Global law firm White & Case LLP successfully defended Chimei InnoLux Corporation, one of Taiwan’s leading makers of flat panels and liquid-crystal displays (LCDs) used in computer and television screens, in a Section 337 Investigation brought before the US International Trade Commission (ITC).
Thomson Licensing SAS and Thomson Licensing LLC asserted the LCDs and other products of Chimei InnoLux, and several other companies, infringed five of Thomson’s US patents in October 2010 at the ITC.
In its Final Determination issued after the trial, the ITC found that Chimei InnoLux did not violate Section 337 of the Tariff Act of 1930 with respect to all five of the patents that had been asserted against it. The ITC found that, while a fifth patent was not infringed, further proceedings were warranted to determine whether it was also invalid. As a result of the ITC’s determination, the investigation will be terminated on the four patents with further proceedings possible on the fifth.
"Chimei InnoLox won non-infringement findings on all of the patents. We were also proved that all asserted claims of two of the patents and a majority of a third patent were anticipated and obvious in view of the prior art,” said White & Case partner Warren Heit who served as lead trial counsel for Chimei InnoLux. “This marks a complete victory for Chimei at the ITC. It also represents an important precedent concerning what expenses non-practicing entities can count toward the establishment of a domestic industry.”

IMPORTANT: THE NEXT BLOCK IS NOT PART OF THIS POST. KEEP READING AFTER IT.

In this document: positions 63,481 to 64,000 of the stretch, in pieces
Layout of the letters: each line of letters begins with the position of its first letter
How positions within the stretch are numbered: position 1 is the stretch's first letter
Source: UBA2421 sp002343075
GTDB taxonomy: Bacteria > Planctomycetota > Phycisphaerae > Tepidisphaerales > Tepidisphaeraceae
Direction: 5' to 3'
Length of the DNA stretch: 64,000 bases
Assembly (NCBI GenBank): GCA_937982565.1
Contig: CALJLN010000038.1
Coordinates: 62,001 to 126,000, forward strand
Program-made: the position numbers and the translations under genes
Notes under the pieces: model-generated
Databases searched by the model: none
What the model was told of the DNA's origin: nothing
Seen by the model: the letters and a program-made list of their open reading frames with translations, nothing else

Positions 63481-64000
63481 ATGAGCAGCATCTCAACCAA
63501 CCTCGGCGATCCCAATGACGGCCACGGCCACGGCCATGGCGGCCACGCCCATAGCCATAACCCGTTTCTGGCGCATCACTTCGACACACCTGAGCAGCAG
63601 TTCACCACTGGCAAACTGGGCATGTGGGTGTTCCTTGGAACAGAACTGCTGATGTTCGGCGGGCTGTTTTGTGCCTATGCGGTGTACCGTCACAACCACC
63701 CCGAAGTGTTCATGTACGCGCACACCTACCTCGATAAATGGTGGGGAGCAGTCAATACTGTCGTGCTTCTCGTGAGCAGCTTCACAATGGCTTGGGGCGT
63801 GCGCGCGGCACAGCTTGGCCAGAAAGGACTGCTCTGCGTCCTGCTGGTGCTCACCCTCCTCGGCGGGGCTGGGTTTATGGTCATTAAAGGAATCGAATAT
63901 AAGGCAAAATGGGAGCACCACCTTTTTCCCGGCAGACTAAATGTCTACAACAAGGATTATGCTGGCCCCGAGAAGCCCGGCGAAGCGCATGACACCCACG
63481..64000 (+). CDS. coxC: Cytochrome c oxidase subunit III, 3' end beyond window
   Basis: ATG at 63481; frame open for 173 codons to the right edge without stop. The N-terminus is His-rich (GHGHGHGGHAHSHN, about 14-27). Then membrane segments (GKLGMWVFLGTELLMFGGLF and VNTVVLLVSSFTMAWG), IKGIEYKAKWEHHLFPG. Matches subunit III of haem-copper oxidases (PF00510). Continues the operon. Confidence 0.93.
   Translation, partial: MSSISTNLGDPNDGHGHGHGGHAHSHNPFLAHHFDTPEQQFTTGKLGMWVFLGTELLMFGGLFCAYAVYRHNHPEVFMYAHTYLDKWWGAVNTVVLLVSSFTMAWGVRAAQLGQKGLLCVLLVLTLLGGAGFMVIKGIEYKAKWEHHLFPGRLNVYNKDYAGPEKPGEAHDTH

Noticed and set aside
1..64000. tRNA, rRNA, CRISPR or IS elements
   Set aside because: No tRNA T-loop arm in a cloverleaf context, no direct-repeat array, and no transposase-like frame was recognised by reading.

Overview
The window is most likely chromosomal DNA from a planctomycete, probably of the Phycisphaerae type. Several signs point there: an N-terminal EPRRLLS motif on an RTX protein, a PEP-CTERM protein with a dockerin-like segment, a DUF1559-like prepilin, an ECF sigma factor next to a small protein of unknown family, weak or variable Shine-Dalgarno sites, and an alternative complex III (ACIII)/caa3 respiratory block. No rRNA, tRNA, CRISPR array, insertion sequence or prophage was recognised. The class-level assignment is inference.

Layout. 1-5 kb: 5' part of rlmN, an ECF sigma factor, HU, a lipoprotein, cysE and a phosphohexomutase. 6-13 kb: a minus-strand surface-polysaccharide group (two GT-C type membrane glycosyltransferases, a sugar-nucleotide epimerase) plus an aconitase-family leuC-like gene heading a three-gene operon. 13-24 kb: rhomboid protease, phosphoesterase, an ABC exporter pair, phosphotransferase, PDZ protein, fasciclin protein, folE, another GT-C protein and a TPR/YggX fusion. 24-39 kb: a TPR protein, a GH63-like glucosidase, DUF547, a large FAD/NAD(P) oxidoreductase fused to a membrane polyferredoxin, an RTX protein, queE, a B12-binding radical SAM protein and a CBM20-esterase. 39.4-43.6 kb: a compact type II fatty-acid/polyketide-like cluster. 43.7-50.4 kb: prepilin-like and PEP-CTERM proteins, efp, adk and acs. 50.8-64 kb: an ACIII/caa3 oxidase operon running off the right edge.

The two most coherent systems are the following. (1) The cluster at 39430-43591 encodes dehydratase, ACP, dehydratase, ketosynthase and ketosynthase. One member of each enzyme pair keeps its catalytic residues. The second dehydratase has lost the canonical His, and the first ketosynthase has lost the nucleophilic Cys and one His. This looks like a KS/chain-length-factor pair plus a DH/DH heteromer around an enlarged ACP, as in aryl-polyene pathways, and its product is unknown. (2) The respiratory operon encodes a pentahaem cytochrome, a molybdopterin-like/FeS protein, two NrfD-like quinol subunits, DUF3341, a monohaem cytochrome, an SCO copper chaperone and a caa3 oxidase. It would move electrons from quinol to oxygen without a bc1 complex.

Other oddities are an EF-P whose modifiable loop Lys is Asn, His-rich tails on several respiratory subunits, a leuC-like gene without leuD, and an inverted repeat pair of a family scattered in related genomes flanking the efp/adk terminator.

The ITC ruled that the cost of bringing a Section 337 investigation does not count in the domestic industry analysis, and the ITC reaffirmed that mere ownership costs are also not included. Finally, the ITC held that only a portion of the expenses incurred in a licensing program can be attributed to the asserted patents.
Warren Heit led the international litigation team with assistance from attorneys from White & Case’s Silicon Valley, Washington D.C. and Beijing offices.
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